After a few hours of walking (as well as 12 of running), my feet were swollen and the shoes felt increasingly uncomfortable. The top of my feet seemed to press against the laces so I decided to change shoes. My other pair were some Hokas, which I don't actually like because the cushioning feels wrong and takes away energy from my stride, but they were slightly larger and I knew they would feel better at that stage. When I put on one of the shoes I noticed something in there. I reached inside - and pulled out MY TIMING CHIP!!! So that's where it had been, and if I hadn't completely lost my head in my panic I sure would have found it before the race. Ah well. Too late for that now.

Since this race was held at the start of July and fairly high up north, the night was very short and after only a couple of hours of darkness the light returned already. If I had been running I would have very much welcomed the sun - walking through my misery as I was, it didn't make much of a difference.

At some point our team physio decided to give my quads a massage, to which I agreed only too willingly, mostly because it gave me an excuse to sit down for a couple of minutes. I expected this to be rather painful but she was actually quite gentle. Alas, as far as running was concerned, it did not make any difference whatsoever. My quads remained as dead as a dodo.

My legs weren't the only thing out of whack. Doing constant calculations in my head I kept thinking that 200k were still very much on the cards, until the moment when Finn O'Mara patiently explained to me that with 15 hours gone there were only 9 left to go, not 11 as I kept on thinking. Oops. Actually, the fact that I was disappointed by the fact that my projected mileage had just taken a fatal blow rather than relieved that I was closer to the finish is a good thing. At least mentally I had still been in the race.

The hours ticked by slowly and I was still walking. At some point I stopped questioning myself why I was still doing this because even that started to get old. I really have to thank the crews from the open race for their never-ending support and cheerful attitude. Ger, Don, Audrey, George, … ok, I should not start naming names, I can't possibly list them all. If you were there, consider yourself thanked. I can’t remember all the names, there were too many of you!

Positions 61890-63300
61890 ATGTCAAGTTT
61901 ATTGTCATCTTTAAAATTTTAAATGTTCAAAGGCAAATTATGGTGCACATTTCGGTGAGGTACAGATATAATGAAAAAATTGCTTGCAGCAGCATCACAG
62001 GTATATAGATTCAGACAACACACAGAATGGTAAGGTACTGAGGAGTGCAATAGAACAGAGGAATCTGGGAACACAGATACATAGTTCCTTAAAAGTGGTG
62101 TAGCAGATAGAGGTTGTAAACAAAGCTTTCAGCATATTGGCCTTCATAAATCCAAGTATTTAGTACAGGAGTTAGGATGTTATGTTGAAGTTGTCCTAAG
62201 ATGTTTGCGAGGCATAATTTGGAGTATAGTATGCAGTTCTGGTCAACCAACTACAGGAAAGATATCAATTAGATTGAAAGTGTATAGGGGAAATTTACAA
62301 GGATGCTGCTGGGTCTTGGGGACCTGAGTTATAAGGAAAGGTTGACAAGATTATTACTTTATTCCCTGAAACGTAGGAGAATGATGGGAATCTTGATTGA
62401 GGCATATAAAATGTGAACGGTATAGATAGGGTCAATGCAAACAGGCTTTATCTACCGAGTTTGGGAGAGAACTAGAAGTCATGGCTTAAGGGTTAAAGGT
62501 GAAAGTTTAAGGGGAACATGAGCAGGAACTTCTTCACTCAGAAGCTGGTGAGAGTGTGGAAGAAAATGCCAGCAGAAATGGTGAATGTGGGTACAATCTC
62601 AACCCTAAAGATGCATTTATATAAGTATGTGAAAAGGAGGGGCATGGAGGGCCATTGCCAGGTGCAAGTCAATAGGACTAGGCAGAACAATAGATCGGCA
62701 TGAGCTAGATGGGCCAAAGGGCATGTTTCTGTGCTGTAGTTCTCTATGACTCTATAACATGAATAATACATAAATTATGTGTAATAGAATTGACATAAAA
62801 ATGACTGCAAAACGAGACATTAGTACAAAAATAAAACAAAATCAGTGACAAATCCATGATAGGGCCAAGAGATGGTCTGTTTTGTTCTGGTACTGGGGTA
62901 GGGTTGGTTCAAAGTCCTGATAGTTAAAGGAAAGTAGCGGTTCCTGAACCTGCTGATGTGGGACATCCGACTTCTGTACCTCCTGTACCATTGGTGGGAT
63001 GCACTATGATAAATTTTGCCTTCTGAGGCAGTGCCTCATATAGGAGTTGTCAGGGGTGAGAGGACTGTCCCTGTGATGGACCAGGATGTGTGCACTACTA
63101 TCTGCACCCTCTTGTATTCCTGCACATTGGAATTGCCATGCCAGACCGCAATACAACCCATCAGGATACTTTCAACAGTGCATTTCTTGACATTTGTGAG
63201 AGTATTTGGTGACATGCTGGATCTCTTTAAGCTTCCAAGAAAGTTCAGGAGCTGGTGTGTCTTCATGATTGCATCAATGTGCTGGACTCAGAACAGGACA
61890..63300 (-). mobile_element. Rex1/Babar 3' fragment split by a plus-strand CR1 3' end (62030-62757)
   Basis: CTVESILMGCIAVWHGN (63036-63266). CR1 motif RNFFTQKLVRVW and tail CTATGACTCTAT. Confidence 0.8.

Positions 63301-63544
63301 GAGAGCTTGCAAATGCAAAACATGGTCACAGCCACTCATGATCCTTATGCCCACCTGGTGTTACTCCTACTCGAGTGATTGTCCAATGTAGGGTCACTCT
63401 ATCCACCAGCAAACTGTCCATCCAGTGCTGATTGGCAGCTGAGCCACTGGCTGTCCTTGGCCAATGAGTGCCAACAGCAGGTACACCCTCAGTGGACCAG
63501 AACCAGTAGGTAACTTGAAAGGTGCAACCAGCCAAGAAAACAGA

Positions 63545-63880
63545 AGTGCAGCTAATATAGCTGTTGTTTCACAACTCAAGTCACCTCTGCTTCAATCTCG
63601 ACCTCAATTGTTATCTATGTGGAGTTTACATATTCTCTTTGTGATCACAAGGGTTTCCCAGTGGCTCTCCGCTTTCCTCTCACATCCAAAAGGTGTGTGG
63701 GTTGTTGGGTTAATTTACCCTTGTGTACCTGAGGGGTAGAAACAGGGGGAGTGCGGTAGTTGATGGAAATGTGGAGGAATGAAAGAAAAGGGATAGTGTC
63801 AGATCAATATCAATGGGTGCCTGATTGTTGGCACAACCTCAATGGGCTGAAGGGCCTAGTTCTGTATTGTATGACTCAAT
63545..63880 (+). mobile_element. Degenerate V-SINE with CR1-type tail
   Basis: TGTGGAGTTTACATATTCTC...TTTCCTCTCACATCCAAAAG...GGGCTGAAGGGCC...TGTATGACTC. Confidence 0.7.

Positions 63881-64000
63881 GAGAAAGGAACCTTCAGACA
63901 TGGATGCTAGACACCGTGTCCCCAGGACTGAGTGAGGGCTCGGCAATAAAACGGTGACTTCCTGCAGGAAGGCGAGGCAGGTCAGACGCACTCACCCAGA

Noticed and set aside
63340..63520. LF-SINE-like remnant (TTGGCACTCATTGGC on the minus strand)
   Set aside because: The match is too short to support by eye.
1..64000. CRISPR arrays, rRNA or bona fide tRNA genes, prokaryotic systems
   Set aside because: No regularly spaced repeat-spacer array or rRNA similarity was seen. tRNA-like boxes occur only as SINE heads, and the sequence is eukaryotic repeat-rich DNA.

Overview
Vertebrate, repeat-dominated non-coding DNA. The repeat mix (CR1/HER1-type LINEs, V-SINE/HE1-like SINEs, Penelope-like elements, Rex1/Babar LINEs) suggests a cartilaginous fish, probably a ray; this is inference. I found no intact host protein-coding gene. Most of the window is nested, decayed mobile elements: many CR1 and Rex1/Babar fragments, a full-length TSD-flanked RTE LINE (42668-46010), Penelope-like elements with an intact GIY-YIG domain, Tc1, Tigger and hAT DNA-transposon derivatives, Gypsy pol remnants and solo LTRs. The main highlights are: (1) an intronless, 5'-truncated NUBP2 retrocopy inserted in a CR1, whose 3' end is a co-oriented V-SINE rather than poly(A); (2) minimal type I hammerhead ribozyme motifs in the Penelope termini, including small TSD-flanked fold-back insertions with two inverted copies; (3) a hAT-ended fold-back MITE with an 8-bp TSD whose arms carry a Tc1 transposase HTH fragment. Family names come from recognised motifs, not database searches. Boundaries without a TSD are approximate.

Usually towards the end of such a slog you start smelling the finish and the legs start responding again. Not so this time. If anything, things got worse. After too many hours even walking had become increasingly painful and when I tried running again I was more likely to fall over than to gain speed, and now my energy levels dropped to zero and even remaining upright was challenging enough on its own. I remember one particular moment when I needed to use the fence near the finish line to stop myself from falling over but thankfully that was once-off. Right at the end I really was at the end of my tether. I didn’t even hear the final claxon and only reacted to others stopping still.

Done. Finally done. There was a tree nearby and I rested against it, waiting for the measurement wheel to come by. I really wanted to lie down but knew that I would not be able to get up again. However, within less than half a minute (estimated) my ears started ringing and black spots started appearing in front of my eyes. I’ve been there before and knew I had only a couple of seconds before I would pass out. I didn’t want to fall down and bang my head uncontrollably but my legs wouldn’t bend over either. Thankfully two guys nearby saw me and literally caught me. I mumbled something that I was about to faint but probably didn’t sound too coherent, though the message got through. Whoever you were, thanks a lot! I lay in the grass for a while and even that was uncomfortable. Some sugary drink got some balance back into the system and they eventually helped me up and I slowly, very slowly made my way back to the tent.

Not much was said there. I mumbled something along the lines of “I would love to say that was the hardest thing I've ever done but I'm sure Spartathlon was worse!” which pretty much sums up my day. My watch displayed 121.7 miles, and even with the usual slight overestimation you get from a GPS device I thought at least I had cracked 120 miles but the official results have me at 115 miles / 185 km. I have no idea where that massive gap came from. I thought I was very close to 120k at the halfway stage, and surely I must have walked more than 65 k in 12 hours! Maybe the data at the halfway mark was off already, but when I compared the watch and screen data after 50 miles/ 80k / 8 hours, there was about half a mile of difference, so I would have expected a total discrepancy of maybe 1.5 miles at the end, not almost 7 miles!

I'm not disputing the official result, it was just one final disappointment at the end of a thoroughly disappointing race. This just wasn’t good enough. Not good enough for me, and most definitely not good enough by international standards.

Let's finish on a positive note. I once more managed to keep going even when things had long gone south, which must count for something, though I very much preferred never to go there again. And being in the same race where Patrycja Bereznowska set yet another amazing world record was quite something.
1 Jul
24 hrs World Championships, Belfast
185.48 km / 115.25 miles
103rd place / 17th M45